The floor of Veterans Memorial Coliseum during the Arizona Senate’s audit of the 2020 general election in Maricopa County. Photo by Courtney Pedroza | Washington Post/pool
The Arizona State Senate might issue more subpoenas related to an ongoing review of the Maricopa County 2020 election, which has been going on since late April.
During a nearly two-hour hearing in the Senate Thursday morning with Senate President Karen Fann and Sen. Warren Petersen, who chairs the Senate Judiciary Committee, contractors for the audit as well as the audit’s liaison, former Secretary of State Ken Bennett, said they wanted more materials that the county hadn’t yet provided.
“I honestly recommend, Madam President, that they be re-subpoenaed,” Bennett said during the hearing.
Fann and Petersen already subpoenaed nearly 2.1 million ballots, ballot tabulation machines and other election materials from Maricopa County. Now the Senate is looking to issue additional subpoenas for a litany of new items and materials, including information on changes to voter rolls, a full backup copy of a database of voters, network diagrams for the county, tabulation logs, routers, records of all mailed ballots and more.
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The county responded forcefully, indicating that it will sue the Senate over its election review.
“To Senate leaders I say, stop accusing us of not cooperating when we have given you everything qualified auditors would need to do this job,” Maricopa County Board of Supervisors Chairman Jack Sellers said in a statement. “Finish your audit, release the report and be prepared to defend it in Court.”
Some of the information that could be the subject of a new subpoena has been a point of contention already between the Senate and the county. The routers were part of the Senate’s original subpoena, but the county said handing them over will cost $6 million to replace. And Maricopa County Sheriff Paul Penzone has said that giving up possession of the routers would jeopardize law enforcement security.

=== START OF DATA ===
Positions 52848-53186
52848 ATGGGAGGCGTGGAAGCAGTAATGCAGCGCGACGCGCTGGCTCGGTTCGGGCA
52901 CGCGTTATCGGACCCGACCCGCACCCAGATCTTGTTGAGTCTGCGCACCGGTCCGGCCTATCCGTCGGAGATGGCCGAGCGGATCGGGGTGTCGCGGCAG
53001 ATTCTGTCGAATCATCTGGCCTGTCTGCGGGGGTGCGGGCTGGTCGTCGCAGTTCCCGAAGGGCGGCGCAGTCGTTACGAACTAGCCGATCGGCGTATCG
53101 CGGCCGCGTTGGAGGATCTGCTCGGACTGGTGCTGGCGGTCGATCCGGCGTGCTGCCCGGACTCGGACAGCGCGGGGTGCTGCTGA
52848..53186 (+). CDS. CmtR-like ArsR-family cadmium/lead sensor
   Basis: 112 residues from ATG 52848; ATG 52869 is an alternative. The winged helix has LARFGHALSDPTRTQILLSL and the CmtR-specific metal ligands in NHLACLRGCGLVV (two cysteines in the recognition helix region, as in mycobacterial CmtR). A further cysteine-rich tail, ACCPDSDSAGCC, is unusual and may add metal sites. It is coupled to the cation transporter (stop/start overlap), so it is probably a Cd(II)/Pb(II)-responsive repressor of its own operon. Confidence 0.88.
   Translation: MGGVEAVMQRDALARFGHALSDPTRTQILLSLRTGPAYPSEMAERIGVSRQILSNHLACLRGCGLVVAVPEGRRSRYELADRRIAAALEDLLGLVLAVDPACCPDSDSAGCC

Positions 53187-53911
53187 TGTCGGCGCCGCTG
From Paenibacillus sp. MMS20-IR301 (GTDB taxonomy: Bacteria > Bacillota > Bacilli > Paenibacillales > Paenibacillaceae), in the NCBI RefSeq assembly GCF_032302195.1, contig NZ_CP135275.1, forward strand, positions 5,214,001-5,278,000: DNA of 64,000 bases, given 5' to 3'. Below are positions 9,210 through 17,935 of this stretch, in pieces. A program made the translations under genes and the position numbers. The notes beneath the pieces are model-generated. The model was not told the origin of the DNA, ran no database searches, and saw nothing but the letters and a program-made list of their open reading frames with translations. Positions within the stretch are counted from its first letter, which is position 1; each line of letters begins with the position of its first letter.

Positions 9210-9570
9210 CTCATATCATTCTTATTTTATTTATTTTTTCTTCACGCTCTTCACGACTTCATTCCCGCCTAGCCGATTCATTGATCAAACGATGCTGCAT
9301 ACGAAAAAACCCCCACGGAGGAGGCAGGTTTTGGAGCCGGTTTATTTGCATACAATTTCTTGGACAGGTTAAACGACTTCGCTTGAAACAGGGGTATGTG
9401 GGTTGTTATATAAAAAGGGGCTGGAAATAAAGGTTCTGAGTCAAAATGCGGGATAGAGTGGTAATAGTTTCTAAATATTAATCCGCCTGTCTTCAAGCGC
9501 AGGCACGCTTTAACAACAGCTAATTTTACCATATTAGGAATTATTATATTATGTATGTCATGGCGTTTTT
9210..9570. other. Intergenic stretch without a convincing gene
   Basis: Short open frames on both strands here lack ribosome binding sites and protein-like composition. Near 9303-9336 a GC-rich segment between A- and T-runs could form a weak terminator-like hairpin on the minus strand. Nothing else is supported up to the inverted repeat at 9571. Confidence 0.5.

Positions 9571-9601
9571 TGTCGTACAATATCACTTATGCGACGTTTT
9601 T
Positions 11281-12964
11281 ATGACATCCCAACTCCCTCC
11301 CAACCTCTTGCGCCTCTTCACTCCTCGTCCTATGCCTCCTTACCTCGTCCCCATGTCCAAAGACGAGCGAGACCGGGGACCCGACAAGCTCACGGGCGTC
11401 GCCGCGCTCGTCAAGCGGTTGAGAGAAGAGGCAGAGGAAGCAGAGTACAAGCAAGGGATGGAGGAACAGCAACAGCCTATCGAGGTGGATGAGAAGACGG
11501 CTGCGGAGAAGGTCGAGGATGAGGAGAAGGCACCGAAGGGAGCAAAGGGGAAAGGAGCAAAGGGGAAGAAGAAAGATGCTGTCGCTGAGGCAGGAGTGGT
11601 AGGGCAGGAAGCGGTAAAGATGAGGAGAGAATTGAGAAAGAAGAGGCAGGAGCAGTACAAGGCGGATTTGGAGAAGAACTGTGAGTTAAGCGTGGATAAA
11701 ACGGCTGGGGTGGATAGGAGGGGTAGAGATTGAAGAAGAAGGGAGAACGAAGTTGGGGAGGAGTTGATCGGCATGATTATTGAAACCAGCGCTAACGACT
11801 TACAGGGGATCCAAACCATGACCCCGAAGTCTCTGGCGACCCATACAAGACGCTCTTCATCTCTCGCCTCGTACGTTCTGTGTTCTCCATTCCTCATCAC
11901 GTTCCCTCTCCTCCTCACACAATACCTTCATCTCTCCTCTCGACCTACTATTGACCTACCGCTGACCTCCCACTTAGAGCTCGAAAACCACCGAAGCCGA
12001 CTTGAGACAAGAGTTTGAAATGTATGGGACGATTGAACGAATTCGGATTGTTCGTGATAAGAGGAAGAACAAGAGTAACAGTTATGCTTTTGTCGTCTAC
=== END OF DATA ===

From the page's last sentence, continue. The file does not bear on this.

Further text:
But contractors with the Senate’s audit see it differently, claiming that the routers are critical to their work. Election machines are not supposed to be connected to the internet, and Maricopa County elections officials — and two auditors they hired — say that was the case in 2020.
But one baseless conspiracy theory is that the machines were online, and then were hacked to change votes from Donald Trump to Joe Biden. There is no evidence to support those claims.
Ben Cotton, CEO of CyFir, one of the subcontractors working for the Florida-based firm Cyber Ninjas, who was hired by the Senate to complete the ballot review, said that handing over the routers would not compromise security.
The Maricopa County Board of Supervisors and the Senate have been battling over the audit for months and the battle first came to a head when the Senate threatened to hold the board in contempt over previous subpoenas, threatening to arrest the board for not complying
But subpoenas are not the only thing back on the table for the Senate in their on-going audit.
In May, Fann halted plans for auditors to knock on doors to confirm voter registration due in part to pressure from the U.S. Department of Justice, which raised concerns about voter intimidation, among other things.
Fann brought up the canvassing again during Thursday’s hearing, comparing it to the White House’s plan to go door-to-door giving out information on the COVID-19 vaccine. The remark was met by laughter among those in attendance, including Cyber Ninjas CEO Doug Logan.
“I highly recommend we do the canvassing,” Logan told Fann.